Deus ex machina

Deus ex machina (Latin: [ˈdeʊs ɛks ˈmaː.kʰɪ.naː]: /ˈdeɪ.əs ɛks ˈmɑːkiːnə/ or /ˈdiːəs ɛks ˈmækɪnə/;[1] plural: dei ex machina; English ‘god from the machine’) is a plot device whereby a seemingly unsolvable problem in a story is suddenly and abruptly resolved by an unexpected and seemingly unlikely occurrence, typically so much as to seem contrived.[2][3] Its function can be to resolve an otherwise irresolvable plot situation, to surprise the audience, to bring the tale to a happy ending, or act as a comedic device.

Medea rappresentation (2009) 07
Deus ex machina in classical theatre: Euripides' Medea, performed in 2009 in Syracuse, Italy

Origin of the expression

Deus ex machina is a Latin calque from Greek, Modern ἀπὸ μηχανῆς θεός (apò mēkhanês theós), meaning 'god from the machine'.[4]

The term was coined from the conventions of Greek tragedy, where a machine is used to bring actors playing gods onto the stage. The machine could be either a crane (mechane) used to lower actors from above or a riser that brought actors up through a trapdoor. Preparation to pick up the actors was done behind the skene. The idea was introduced by Aeschylus and was used often to resolve the conflict and conclude the drama. Although the device is associated mostly with Greek tragedy, it also appeared in comedies.[5]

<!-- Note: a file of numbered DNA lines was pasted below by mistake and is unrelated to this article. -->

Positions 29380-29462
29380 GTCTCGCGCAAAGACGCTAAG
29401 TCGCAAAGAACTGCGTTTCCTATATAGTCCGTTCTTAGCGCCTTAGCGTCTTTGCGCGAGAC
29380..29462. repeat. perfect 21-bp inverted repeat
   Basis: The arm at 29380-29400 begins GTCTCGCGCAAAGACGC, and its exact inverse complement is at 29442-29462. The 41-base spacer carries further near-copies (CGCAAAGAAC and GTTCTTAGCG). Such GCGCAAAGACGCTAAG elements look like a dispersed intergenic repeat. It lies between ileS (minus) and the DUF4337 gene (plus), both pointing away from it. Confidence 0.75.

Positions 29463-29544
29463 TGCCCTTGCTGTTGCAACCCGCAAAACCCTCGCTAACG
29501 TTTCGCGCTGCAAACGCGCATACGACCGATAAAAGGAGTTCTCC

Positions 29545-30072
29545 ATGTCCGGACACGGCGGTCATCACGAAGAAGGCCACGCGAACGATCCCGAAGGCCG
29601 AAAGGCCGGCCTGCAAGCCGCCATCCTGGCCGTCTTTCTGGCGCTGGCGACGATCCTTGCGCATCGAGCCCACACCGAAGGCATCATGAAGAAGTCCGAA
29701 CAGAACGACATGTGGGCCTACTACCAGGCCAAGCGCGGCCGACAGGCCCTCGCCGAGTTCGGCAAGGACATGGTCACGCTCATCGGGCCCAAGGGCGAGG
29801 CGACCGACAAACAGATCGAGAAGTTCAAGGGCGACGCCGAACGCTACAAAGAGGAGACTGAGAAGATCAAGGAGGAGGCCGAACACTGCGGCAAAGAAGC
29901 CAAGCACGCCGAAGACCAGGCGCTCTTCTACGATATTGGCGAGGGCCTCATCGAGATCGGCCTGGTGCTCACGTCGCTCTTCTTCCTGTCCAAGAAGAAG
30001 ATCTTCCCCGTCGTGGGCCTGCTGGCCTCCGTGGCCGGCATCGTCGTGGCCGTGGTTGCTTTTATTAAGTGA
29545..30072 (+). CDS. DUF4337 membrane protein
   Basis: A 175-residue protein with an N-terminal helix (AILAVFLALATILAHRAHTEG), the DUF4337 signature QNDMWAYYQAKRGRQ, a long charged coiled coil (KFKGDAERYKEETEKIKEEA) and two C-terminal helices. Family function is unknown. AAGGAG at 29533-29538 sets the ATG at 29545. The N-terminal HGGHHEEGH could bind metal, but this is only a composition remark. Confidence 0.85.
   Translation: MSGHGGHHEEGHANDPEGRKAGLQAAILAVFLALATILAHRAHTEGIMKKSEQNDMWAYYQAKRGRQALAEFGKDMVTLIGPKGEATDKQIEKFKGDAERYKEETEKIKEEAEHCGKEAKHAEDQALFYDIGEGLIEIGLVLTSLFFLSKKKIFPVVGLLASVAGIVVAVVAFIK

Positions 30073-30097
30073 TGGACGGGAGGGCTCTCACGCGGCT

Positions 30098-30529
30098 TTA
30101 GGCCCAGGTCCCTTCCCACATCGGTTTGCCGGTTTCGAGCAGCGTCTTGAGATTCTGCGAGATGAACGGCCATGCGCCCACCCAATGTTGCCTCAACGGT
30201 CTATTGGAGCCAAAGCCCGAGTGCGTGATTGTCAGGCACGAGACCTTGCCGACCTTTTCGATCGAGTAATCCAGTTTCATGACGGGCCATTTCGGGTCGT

Ancient examples

Aeschylus used the device in his Eumenides, but with Euripides, it became an established stage machine. More than half of Euripides' extant tragedies employ a deus ex machina in their resolution, and some critics claim that Euripides, not Aeschylus, invented it.[6] A frequently cited example is Euripides' Medea, in which the deus ex machina, a dragon-drawn chariot sent by the sun god, is used to convey his granddaughter Medea, who has just committed murder and infanticide, away from her husband Jason to the safety and civilization of Athens. In Alcestis, the eponymous heroine agrees to give up her own life to spare the life of her husband, Admetus. At the end, Heracles shows up and seizes Alcestis from Death, restoring her to life and to Admetus.